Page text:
UA researchers find treated biosolids safe as fertilizers
By Ruth Hook
Piles up to 15 feet high of dark, rich organic matter ready to be used as fertilizer is a common sight for those who have ever been around a farm. These piles in western Arizona are unique in that they are not your common fertilizer source. The rich organic matter they contain comes not from cows, but from humans.
They result from the process of wastewater treatment designed to remove the germs that could be harmful to human health. What remains is a material that can provide nutrients to plants – as long as people are willing to accept the concept. University of Arizona researchers are working to change people’s perceptions about potential hazards from land application of this organic matter. (See related story.)
For centuries, cities across the nation had been dumping raw sewage into rivers, lakes and ocean bodies – and leaving some of the solids anywhere on the landscape, including parking lots, noted Chuck Gerba, a professor in the UA Department of Soil, Water and Environmental Science. It wasn’t until 1972, when the U.S. Congress passed the Clean Water Act, that further regulations were put in place to regulate sewage effluent and biosolids.
Biosolids are a result of the treatment of the millions of gallons of raw sewage that pass through wastewater treatment plants across the nation. Despite the name, they can range from a liquid to a solid, depending on the drying process. As the biosolids decompose, they release essential nutrients such as nitrogen, phosphorus and potassium into the soils for plants to absorb.
Gerba and others conduct some of this research at the Water and Environmental Technology Center, located near Tucson International Airport. Here the labs fill multiple buildings affectionately known as the Water Village. Though the center focuses on multiple research areas, Gerba and others focus on microorganisms in water and in biosolids.
The application of biosolids to farms, timberlands and pastures could provide not only nutrients but water, which can be important in the arid lands of the Southwest, Gerba pointed out. Farmers also appreciate biosolids, in part due to the rising cost of inorganic fertilizers.
“Cities in the West ship out their biosolids and give it away to the farmers because there is nowhere else for them to put it in the cities,” remarked Gerba, who conducts research on bacteria in biosolids.
Another advantage to applying biosolids to the land relates to the carbon cycle. Typically biosolids were incinerated as waste. Now more than 60 percent of the material is applied to land.
“The burning of biosolids produces carbon dioxide that is then released into the atmosphere,” explained Ian Pepper, a UA professor in Soil, Water and Environmental Science and director of the National Science Foundation Water and Environmental Technology Center in Tucson. Carbon dioxide is a greenhouse gas with heat-trapping properties that contributes to climate change.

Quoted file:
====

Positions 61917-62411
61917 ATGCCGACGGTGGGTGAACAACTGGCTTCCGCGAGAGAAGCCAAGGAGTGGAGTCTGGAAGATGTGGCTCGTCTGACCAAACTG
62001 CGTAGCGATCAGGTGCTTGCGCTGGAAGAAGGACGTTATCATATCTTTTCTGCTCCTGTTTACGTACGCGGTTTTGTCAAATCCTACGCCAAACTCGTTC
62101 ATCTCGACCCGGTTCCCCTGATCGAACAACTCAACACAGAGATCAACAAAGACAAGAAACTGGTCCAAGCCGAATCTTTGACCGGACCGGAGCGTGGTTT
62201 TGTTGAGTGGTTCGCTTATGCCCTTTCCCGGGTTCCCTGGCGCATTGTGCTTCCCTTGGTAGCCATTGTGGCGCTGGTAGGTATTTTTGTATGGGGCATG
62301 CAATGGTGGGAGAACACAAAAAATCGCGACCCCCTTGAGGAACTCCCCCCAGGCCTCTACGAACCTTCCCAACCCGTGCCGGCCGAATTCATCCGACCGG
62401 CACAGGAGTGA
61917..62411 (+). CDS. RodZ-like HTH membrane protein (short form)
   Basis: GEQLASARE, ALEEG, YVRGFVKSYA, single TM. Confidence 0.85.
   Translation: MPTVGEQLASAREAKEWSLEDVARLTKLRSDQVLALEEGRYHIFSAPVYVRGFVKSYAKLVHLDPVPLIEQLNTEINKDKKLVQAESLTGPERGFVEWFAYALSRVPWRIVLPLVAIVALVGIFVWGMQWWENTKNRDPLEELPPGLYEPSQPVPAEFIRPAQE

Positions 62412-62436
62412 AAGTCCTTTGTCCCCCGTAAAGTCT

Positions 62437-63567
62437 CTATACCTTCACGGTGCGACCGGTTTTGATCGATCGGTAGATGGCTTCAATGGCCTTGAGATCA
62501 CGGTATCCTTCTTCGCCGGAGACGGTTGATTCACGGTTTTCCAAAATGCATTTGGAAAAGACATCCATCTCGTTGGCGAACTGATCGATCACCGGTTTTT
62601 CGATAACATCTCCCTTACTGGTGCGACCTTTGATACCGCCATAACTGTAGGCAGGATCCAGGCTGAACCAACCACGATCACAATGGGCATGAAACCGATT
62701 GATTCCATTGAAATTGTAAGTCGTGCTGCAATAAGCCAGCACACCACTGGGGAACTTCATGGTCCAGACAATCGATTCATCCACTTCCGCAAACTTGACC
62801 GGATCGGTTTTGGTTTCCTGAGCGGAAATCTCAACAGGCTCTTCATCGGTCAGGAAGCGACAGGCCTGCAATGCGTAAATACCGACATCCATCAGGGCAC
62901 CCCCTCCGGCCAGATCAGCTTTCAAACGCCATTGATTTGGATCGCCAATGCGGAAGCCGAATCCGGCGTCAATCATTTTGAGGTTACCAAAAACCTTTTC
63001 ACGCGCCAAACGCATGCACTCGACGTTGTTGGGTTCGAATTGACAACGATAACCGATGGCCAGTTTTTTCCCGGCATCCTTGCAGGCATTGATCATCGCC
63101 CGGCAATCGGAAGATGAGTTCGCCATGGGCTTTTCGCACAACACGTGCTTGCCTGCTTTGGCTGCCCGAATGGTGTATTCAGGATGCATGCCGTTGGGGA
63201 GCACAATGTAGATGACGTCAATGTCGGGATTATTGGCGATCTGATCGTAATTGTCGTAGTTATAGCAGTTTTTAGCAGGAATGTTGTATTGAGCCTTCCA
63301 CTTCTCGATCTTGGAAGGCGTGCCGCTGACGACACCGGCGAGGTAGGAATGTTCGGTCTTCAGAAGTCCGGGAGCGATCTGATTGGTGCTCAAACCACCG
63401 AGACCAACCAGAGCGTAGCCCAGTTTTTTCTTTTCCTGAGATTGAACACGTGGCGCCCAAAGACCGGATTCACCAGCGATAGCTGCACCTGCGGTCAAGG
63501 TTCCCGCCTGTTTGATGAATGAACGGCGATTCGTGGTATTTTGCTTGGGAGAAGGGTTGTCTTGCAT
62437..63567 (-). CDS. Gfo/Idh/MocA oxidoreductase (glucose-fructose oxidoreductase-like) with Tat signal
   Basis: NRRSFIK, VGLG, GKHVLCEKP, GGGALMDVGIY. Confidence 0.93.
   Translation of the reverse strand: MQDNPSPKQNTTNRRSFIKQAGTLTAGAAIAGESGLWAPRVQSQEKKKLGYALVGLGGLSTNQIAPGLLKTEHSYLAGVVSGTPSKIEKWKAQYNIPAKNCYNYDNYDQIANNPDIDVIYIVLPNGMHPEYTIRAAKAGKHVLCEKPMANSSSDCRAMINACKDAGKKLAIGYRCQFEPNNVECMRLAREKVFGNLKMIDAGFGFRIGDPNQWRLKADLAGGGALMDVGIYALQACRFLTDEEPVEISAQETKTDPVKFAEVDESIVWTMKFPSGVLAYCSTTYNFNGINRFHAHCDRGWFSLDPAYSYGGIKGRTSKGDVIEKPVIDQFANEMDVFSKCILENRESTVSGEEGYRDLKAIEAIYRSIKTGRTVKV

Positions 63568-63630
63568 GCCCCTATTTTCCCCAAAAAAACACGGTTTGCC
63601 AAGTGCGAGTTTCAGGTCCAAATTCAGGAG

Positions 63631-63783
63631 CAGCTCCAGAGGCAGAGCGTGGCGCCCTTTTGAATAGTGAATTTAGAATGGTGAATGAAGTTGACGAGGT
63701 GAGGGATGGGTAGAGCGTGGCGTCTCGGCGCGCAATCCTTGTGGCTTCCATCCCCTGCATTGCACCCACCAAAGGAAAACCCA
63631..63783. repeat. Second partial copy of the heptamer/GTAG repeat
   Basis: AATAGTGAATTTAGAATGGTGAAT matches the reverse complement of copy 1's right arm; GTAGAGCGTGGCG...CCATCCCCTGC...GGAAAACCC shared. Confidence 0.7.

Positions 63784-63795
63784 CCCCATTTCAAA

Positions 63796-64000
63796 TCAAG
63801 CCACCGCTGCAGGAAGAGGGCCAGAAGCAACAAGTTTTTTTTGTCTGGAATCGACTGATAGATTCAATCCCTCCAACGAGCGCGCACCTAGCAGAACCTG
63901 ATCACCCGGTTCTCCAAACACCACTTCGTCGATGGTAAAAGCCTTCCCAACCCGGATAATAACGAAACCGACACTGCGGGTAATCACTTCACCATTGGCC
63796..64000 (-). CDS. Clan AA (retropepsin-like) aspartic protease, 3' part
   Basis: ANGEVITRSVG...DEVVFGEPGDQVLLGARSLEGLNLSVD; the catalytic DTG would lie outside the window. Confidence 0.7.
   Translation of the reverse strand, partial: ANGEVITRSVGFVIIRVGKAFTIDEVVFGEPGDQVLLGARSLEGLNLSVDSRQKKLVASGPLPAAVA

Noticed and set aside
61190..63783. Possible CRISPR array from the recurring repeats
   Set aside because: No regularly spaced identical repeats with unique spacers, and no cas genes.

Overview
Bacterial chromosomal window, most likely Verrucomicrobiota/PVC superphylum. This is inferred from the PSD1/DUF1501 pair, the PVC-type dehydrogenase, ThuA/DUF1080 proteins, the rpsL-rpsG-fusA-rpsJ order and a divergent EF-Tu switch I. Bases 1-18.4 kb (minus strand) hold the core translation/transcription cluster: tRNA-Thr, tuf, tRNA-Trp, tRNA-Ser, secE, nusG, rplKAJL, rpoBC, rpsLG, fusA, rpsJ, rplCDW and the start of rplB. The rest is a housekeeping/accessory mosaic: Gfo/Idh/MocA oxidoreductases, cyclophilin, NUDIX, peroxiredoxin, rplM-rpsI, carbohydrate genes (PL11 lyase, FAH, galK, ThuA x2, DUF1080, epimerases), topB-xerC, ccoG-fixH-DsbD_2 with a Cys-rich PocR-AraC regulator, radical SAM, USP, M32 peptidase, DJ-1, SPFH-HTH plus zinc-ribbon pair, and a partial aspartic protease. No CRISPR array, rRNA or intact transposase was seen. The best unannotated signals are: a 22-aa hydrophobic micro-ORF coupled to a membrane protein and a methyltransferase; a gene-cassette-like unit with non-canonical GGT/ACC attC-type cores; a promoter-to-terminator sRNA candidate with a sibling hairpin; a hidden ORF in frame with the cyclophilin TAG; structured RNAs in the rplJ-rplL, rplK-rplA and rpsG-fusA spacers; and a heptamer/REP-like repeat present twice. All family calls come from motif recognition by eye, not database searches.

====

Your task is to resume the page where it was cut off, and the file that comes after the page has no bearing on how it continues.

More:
In contrast, applying biosolids to land helps pull carbon dioxide from the atmosphere into plants and soils, Pepper added. As a fertilizer, it promotes the growth of plants, which build their tissues out of carbon dioxide and water. Soils can also benefit from the application of biosolids. In fact, Gerba is using biosolids to help convert mine tailings to fertile sites.
Mine tailings are a waste product of mining operations. These barren sites can be seen across Arizona and any other mining states. They become wastelands due to high concentrations of heavy metals and other pollutants. The major concern about leaving mine tailings untreated is that the pollutants in the soil can become airborne in the wind and pose a health risk to surrounding communities.
“In Arizona, applying biosolids to mine tailings is a going to a major part” of restoration efforts, said Gerba. “One hundred and fifty to 200 tons of biosolids can be applied to one acre of mine tailings.”
Applying biosolids to mine tailings can provide a nutrient base for plants to grow on. This will also lessen the potential for wind erosion, thus preventing heavy metal contaminants from becoming airborne. Using biosolids on mine tailings restores organic matter to the soil, Gerba explained .
“At first, after application, invasive species take over because of all the organic matter,” he said. “Eventually it will return to native desert vegetation and you don’t have this bare land staring at you.”
Ruth Hook is an environmental science major in the Department of Soil, Water and Environmental
Related story by same author: Changing perception on biosolids
The Water and Environmental Technology (WET) Center
UA SWES Water Quality Center Laboratory
Environmental Protection Agency guide to biosolids rule